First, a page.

|25 May 2014
Dating and DNA show Palaeo-American connection
Anthropologists have long puzzled over why Native Americans don't look more like their ancient ancestors. The ancient skulls are larger, their faces are narrower and more forward-projecting, and more closely resemble native peoples of Africa, Australia, and the southern Pacific Rim than their supposed American descendants.
In 2007, a team led by archaeologist James Chatters found a human skeleton between 12,000 and 13,000 years old matching that description, along with those of extinct sabre-toothed cats, giant ground sloths, and other Pleistocene animals.
Called 'Naia' by her discoverers, the skeleton belonged to a teenage girl who fell to her death inside a cave on Mexico's Yucatán Peninsula, which divers named Hoyo Negro, or 'Black Hole'.
Reporting on the find, Deborah Bolnick, an anthropological geneticist at the University of Texas, and one of the study's co-authors, said: "This is the first time that we have genetic data from a skeleton that exhibits these distinctive skull and facial features."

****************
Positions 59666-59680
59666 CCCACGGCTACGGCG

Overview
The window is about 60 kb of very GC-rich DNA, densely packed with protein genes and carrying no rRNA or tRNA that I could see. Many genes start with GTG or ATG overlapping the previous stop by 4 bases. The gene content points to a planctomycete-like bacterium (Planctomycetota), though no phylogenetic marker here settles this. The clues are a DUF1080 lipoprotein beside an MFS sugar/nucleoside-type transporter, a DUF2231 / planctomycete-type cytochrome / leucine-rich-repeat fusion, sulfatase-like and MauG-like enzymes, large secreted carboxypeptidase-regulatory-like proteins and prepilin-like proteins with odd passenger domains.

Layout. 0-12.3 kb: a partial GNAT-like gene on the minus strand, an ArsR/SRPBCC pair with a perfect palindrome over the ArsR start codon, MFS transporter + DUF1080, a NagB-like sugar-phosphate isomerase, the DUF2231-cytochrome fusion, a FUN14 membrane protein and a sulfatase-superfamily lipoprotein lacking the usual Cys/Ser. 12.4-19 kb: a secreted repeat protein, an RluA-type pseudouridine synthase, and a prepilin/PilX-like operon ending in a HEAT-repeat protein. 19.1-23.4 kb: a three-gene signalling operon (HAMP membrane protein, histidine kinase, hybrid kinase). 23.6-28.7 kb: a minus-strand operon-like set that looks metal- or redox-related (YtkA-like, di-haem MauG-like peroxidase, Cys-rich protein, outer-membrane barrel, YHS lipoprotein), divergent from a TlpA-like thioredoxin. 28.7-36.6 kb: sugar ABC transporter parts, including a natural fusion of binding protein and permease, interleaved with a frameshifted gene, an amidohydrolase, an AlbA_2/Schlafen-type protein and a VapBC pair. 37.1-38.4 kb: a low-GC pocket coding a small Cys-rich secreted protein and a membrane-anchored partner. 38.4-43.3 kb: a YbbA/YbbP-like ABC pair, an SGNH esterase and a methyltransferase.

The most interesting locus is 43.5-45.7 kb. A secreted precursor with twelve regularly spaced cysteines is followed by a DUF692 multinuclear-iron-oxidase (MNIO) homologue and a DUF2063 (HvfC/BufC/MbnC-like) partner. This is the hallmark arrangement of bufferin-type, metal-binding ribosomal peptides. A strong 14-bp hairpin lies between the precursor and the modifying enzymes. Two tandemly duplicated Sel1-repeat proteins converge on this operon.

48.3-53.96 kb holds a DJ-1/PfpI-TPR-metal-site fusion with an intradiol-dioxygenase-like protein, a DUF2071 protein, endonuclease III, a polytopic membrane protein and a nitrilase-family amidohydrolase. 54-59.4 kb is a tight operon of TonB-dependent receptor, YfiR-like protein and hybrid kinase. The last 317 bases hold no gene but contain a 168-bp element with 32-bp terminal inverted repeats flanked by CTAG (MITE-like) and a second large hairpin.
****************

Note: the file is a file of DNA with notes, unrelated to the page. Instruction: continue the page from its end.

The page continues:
The find complements the recent genomic sequencing of the 12,600-year-old remains of an infant found at the Anzick Clovis site in Montana, which also shares ancestry with Native Americans.
Michael Waters, director of the Center for the Study of First Americans at Texas A&M University, said: "Now we've got two specimens, both from a common ancestor that came from Asia. Their differences have to be a result of evolutionary change."
"We know there's a tremendous variation in physical form, and the sample of crania we have from that time period is so tiny," said David Meltzer of Southern Methodist University, Dallas, Texas. "We've got to be really careful about drawing conclusions based on relatively small samples. That's true for the skeletal anatomy, and it's true for the genetic record as well."
According to Chatters, the retention of some juvenile traits can be seen in populations across the Northern Hemisphere between the late Pleistocene and modern times. "You start seeing these more domestic forms when females have more control over the food supply, when they're not so dependent on aggressive men."
Edited from PhysOrg, National Geographic News (15 May 2014)
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